Jeff co-founded the Weather Underground in 1995 while working on his Ph.D. He flew with the NOAA Hurricane Hunters from 1986-1990.
By: Dr. Jeff Masters , 2:54 PM GMT on September 15, 2008
Ike caused plenty of trouble Sunday over the Midwest. High winds near Cincinnati killed one person and caused about 1.3 million people to lose power in southern Ohio and northern Kentucky. A Delta Airlines hangar at the Cincinnati airport lost its roof, and the airport control tower had to be evacuated. Flooding and high winds in Missouri and Illinois caused at least two storm-related deaths. Ike surprised Louisville, Kentucky, with sustained winds of 40 mph with a gust to hurricane force, 75 mph, at 1:56 pm CDT. Ike swept into western New York early this morning, knocking out power to 45,000 people and doing about $100 million in damage.
Part of the destruction wrought in the Midwest and Northeast was also due to the remnants of Eastern Pacific Tropical Storm Lowell. Lowell hit Mexico's Baja Peninsula earlier in the week, and the moisture from the storm flowed northeastward up the axis of a cold front sweeping across the U.S. This same cold front also absorbed Ike. Some peak wind gusts observed yesterday from Ike:
Louisville, KY 75 MPH
Covington, KY 74 MPH
Huntingburg, IN 67 MPH
Fort Knox, KY 64 MPH
Owensboro, KY 63 MPH
Walnut Ridge, AR 62 MPH
Popular Bluff, MO 61 MPH
Cincinnati/Lunkin, OH 61 MPH
Some peak storm rainfall totals for various states, as of 10 PM CDT on Sunday:
Houston, TX: 15.75"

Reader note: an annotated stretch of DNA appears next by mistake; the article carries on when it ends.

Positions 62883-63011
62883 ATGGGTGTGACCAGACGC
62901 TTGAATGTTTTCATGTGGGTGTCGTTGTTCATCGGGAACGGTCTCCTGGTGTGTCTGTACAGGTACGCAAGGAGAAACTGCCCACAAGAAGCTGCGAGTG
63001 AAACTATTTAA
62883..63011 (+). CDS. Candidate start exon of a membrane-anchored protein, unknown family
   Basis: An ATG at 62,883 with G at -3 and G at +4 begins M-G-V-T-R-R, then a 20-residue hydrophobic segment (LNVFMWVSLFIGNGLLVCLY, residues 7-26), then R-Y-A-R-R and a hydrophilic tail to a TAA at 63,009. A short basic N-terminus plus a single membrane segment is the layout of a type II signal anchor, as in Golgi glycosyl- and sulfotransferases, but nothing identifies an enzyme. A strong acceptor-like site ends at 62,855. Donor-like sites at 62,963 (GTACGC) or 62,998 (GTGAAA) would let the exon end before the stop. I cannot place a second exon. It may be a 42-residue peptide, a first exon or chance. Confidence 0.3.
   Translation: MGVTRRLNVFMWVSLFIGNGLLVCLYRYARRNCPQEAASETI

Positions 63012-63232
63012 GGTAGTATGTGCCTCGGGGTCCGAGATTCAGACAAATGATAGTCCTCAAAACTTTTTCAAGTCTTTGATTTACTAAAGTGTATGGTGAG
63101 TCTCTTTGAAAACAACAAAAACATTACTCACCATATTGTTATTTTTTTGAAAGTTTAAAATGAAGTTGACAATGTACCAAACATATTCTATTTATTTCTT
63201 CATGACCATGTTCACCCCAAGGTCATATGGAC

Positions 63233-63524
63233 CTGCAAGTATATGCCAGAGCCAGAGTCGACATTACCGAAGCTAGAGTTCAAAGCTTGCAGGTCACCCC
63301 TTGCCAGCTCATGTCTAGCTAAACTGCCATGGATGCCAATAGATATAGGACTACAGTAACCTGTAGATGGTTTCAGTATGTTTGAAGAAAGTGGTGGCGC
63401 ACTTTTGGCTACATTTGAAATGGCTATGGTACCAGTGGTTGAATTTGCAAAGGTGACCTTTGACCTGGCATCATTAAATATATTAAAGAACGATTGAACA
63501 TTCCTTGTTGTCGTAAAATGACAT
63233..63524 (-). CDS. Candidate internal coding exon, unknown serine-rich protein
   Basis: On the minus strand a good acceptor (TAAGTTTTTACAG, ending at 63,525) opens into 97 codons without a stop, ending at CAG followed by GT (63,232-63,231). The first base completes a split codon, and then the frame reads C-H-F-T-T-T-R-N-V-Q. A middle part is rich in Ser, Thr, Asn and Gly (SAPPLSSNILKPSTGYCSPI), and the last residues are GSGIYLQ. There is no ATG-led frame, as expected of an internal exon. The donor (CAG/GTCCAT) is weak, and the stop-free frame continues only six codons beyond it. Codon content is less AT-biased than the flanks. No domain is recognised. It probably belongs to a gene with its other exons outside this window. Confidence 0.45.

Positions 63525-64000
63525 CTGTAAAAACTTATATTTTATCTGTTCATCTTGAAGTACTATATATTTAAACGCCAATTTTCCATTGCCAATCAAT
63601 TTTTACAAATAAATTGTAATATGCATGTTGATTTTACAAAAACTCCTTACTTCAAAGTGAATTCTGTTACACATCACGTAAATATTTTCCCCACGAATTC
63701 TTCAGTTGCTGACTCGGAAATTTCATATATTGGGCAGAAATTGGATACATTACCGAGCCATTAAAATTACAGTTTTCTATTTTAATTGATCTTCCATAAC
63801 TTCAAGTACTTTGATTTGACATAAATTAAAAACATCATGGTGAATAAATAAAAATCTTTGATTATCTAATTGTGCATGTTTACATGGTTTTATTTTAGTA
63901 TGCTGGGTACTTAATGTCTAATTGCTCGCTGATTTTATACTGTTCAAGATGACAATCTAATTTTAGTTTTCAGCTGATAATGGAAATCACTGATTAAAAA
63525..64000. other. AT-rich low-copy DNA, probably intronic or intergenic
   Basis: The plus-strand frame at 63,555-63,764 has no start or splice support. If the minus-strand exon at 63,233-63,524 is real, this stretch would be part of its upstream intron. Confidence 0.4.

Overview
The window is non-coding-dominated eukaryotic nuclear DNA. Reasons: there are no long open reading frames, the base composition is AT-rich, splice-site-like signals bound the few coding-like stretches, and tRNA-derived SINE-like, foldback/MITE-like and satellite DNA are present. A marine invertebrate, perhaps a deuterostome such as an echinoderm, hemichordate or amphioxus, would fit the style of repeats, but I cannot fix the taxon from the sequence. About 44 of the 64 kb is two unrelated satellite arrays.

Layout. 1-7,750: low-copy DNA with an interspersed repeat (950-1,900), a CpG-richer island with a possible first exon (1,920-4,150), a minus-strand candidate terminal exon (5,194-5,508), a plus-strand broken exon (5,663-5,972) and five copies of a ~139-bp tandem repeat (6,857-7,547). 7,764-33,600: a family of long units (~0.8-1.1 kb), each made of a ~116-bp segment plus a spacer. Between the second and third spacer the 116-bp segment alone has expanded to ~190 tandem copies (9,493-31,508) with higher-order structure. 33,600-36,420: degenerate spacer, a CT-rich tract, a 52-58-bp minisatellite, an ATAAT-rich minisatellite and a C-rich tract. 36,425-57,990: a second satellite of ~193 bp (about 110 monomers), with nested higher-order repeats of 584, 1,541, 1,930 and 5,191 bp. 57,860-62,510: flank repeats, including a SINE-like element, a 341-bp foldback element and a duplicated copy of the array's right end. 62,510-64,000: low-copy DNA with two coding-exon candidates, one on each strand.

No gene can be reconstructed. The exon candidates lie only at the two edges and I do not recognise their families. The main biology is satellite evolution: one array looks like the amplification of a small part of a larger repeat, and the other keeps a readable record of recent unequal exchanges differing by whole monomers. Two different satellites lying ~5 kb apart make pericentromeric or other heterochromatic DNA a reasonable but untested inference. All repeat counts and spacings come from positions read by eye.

Glenmore, LA: 7.62"
Clinto, AR: 8.93"
Maize, KS: 11.44:
Fairview, KS: 11.83"
Oakland Mills, IA: 7.60"
Peotone, IL: 10.40"
Portage, IN: 11.46"
South Haven, MI: 6.68"
Mill Creek, OH: 7.08"
Murrysville, PA: 5.41"
Genoa City, WI: 3.25"
Falls City, NE: 3.39"
Figure 1. Total radar-estimated precipitation from Ike.
Chicago gets hammered by Lowell's remnants
O'Hare airport in Chicago broke its 20-year old 24-hour rainfall record Saturday, when 6.81" fell. The heavy rain triggered the worst flooding on record for the Des Plaines River in Chicago's western suburbs. The heavy rain was due to a cold front that was packed with moisture from the remnants of Tropical Storm Lowell.
In its wake, Ike has left a Texas-sized disaster. AIR Worldwide, Inc, is estimating that total insured damage in Texas and Louisiana will be $10 billion. An additional $1 billion in damage was likely done in the Gulf of Mexico, due to wind and wave damage to oil platforms and the indirect loss of revenue attributable to reductions in oil and gas production. Using the usual rule of thumb that total hurricane damages are double the insured damages, the price tag for Ike will be about $22 billion. That would make Ike the third costliest hurricane in history. Only Hurricane Katrina of 2005 and Hurricane Andrew of 1992 did more damage than Ike has. AIR has not yet factored in the damage done to the Midwest on Sunday. Other risk-modeling insurance firms are estimating the total on-shore insured property damage will range between $6 billion and $18 billion. These estimates place Ike somewhere between the sixth and second most destructive hurricane on record.
The media is focusing primarily on two main areas in this massive disaster--the destruction in Galveston, and the plight of millions living in Houston and its suburbs. I'd like to call attention to two hard-hit areas mostly ignored by the media--the Bolivar Peninsula just northeast of Galveston, and coastal Louisiana.
The Bolivar Peninsula